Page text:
However, despite the expanding strategic partnership, there are still some obstacles to overcome. The trade relationship between the two countries is one of the primary obstacles. Since 2011, India and Australia have been negotiating a free trade agreement, but the talks have stalled due to disagreements over agricultural, intellectual property, and service issues.


  • The relationship between India and Australia has significant implications for regional stability and global order. As robust democracies, the two countries share an interest in promoting a rules-based international system and preventing any threats to international norms and institutions. As the two fastest-growing economies in the world, they have the opportunity to cooperate in a variety of areas that could benefit both their countries and the greater Indo-Pacific region.
  • One of the significant repercussions of the India-Australia partnership is the potential to shape the Indo-Pacific strategic environment. Significant geopolitical shifts are occurring in the region as China's assertiveness grows and the United States shifts its attention to the Indo-Pacific.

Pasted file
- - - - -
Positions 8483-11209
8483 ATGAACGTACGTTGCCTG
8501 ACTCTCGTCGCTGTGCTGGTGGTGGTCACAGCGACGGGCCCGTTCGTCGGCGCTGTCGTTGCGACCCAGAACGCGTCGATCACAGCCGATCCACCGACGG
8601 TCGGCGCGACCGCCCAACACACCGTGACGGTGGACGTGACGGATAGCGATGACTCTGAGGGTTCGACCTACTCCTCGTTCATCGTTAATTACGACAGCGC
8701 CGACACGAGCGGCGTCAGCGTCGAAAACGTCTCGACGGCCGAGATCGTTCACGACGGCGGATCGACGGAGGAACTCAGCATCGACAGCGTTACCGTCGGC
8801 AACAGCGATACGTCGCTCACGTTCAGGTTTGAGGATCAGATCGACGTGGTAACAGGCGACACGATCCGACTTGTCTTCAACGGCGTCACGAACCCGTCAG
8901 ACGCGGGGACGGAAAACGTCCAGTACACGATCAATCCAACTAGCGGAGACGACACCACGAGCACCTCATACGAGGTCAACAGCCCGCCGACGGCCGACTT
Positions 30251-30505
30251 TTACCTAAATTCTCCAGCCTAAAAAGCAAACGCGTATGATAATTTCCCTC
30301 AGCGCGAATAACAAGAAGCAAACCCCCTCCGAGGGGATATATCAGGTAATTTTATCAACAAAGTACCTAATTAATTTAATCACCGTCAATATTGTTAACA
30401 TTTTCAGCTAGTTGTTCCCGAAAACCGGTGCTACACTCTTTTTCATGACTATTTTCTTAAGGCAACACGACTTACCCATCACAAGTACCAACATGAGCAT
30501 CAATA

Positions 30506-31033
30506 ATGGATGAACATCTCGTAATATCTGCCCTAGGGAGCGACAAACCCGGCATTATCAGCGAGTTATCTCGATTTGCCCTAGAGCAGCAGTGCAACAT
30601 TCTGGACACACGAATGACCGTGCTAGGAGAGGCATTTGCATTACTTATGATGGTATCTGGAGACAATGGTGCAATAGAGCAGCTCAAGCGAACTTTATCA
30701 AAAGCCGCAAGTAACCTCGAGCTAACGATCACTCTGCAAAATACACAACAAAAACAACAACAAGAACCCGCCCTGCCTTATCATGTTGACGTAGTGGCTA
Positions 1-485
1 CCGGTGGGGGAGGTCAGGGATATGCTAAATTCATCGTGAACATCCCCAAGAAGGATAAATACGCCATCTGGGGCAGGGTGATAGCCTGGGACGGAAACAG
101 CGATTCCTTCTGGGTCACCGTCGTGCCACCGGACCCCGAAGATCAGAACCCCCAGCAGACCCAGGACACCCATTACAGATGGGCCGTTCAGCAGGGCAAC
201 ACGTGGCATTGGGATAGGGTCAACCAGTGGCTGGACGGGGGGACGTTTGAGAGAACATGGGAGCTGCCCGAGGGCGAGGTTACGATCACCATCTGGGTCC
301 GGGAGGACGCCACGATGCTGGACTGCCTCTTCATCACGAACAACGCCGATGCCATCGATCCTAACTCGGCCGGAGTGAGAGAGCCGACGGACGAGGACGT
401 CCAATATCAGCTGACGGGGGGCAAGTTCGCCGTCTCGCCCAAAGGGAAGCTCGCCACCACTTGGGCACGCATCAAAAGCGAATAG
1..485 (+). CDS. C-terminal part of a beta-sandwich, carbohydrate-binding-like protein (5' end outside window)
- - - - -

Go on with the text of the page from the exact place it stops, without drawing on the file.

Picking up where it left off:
• Gone are the days when Australia played truant from the Quad. Now India and Australia play an important role in defining the Quad's agenda and maintaining the alliance's focus on its objectives. Critical to the success of the Quad is the collaboration of India and Australia in maritime security.